| The National Audubon Society Book of Birds of North America | National Audubon Society (NAS) | Knopf Publishing Group | 2021 | Hardback | 912 Pages | <5000 Colour Photos | ISBN: 9780525655671 | £48.99p |

From the well-known creators of the Audubon field guides comes this massive tome, covering more than 800 species of North American birds in over 900 pages and 5,000 colour photos.

The Publisher’s View:

From the most trusted name in birding – beloved by millions, backyard enthusiast and expert alike – comes a completely new and definitive guide to the birds of North America: the most comprehensive, authoritative, and up-to-date work of its kind.

Developed by the creators of the best-selling Audubon field guides, The National Audubon Society Book of Birds of North America is the result of a collaboration between leading scientists, scholars, taxonomic and field experts, photo editors, and designers. An indispensable reference, it covers more than 800 species, with nearly 5,000 full-color photographs of birds in their natural habitat, often with four or five photographs for each species. For ease of use, the book includes a glossary and a robust index, and is arranged according to the American Ornithological Society’s 2019 Birds of North and Middle America Checklist – with birds sorted by taxonomic orders and grouped by family, so that related species are presented together. Range maps, reflecting the impacts of climate change, accompany nearly every species, along with a physical description, information on voice, nesting, habitat, similar species, and an important new category on conservation status. Essays by leading scholars in each field provide holistic insights into the world of birds. Whether trying to determine which owl is interrupting your dinner, or tracking down all of the wood warblers that arrive in spring, readers will come to rely on this work of remarkable breadth, depth, and elegance. It is a must-have reference for the library of any birder, and is certain to become the number-one guide in the field.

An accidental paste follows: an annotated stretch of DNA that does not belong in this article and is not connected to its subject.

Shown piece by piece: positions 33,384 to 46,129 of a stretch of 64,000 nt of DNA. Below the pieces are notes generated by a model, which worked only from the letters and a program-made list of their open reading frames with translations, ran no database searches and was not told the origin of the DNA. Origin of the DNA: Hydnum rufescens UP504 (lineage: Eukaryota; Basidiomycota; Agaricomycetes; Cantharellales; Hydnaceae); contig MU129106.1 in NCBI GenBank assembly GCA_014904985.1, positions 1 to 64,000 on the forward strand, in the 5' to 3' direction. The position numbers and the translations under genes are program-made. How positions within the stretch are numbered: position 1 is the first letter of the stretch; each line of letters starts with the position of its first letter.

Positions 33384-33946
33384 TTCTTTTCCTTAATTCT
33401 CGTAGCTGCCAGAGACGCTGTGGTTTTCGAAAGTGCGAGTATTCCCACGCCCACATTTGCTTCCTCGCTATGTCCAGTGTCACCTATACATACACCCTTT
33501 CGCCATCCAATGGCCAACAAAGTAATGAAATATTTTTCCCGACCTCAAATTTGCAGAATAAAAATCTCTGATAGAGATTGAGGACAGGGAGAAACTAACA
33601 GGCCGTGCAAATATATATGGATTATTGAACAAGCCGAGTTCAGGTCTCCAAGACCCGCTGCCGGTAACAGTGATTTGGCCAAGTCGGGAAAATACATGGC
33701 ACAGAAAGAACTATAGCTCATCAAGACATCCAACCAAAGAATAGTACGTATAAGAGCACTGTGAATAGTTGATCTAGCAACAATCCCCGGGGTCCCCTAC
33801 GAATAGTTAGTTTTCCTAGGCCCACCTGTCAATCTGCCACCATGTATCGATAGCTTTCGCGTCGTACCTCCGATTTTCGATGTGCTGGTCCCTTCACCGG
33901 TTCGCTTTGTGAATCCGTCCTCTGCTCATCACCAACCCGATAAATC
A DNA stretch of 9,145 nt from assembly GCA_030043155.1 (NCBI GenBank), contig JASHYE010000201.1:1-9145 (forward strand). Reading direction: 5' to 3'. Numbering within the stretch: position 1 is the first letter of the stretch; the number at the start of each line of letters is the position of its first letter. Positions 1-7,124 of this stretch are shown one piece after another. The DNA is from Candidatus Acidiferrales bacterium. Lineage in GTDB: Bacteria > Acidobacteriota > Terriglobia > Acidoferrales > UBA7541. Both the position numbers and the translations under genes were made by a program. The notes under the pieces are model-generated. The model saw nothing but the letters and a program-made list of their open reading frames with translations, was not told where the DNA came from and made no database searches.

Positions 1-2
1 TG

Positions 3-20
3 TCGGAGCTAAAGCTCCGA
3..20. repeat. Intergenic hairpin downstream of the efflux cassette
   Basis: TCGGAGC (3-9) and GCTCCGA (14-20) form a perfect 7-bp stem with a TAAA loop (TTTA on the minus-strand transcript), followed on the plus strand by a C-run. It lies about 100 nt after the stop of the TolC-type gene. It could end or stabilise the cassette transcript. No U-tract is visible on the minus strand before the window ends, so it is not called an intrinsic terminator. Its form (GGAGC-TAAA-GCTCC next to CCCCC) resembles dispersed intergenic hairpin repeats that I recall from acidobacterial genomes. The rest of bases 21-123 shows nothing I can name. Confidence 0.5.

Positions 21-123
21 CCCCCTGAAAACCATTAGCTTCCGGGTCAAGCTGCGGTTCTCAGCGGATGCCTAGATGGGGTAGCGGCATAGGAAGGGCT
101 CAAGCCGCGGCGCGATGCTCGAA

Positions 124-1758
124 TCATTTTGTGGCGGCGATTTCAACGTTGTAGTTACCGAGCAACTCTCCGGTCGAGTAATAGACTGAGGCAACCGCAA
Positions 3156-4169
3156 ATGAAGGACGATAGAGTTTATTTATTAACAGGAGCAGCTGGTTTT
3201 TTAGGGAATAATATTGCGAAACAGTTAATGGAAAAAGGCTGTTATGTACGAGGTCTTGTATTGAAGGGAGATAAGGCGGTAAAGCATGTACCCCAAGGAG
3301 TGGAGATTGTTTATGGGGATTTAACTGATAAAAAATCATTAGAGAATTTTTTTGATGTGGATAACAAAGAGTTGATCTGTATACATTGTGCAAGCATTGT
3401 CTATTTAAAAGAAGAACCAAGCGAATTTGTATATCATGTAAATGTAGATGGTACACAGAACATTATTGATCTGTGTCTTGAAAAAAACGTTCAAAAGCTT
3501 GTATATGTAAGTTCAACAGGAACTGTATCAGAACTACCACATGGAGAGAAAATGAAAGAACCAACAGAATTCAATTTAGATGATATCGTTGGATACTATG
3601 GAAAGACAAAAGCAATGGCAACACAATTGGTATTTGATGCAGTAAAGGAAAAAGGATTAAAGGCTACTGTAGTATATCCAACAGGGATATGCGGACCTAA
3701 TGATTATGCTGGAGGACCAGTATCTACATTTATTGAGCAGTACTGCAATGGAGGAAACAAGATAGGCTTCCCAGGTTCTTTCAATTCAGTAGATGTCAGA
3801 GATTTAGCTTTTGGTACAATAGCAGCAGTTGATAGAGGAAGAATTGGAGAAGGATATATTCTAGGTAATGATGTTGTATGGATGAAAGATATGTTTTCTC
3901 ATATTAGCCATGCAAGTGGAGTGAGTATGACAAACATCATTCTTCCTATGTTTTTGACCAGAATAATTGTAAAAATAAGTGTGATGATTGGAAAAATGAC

Fatbirder View:

This is an authoritative reference book, not a field guide… it is literally too heavy, and, anyway, if you have your Sibley field guide why would you want another?

As such I forgive the use of photographs throughput rather than line drawings. The photos are good, nonetheless, and often there are a few on the relevant page so do help with ID although comparisons need drawings taken, as it were, in the same light, at the same time of year from the same angle.

The text covers the ground with good maps showing distribution and the text going further than descriptions and the usual habit and nesting descriptions to delve into conservation status. Every birder needs to know what is in decline and why in order to support better conservation, especially after the last few years of disastrous inroads into wild areas by extraction industries.

So a well-produced and attractive guide that will grace any shelf… it certainly gets my vote.


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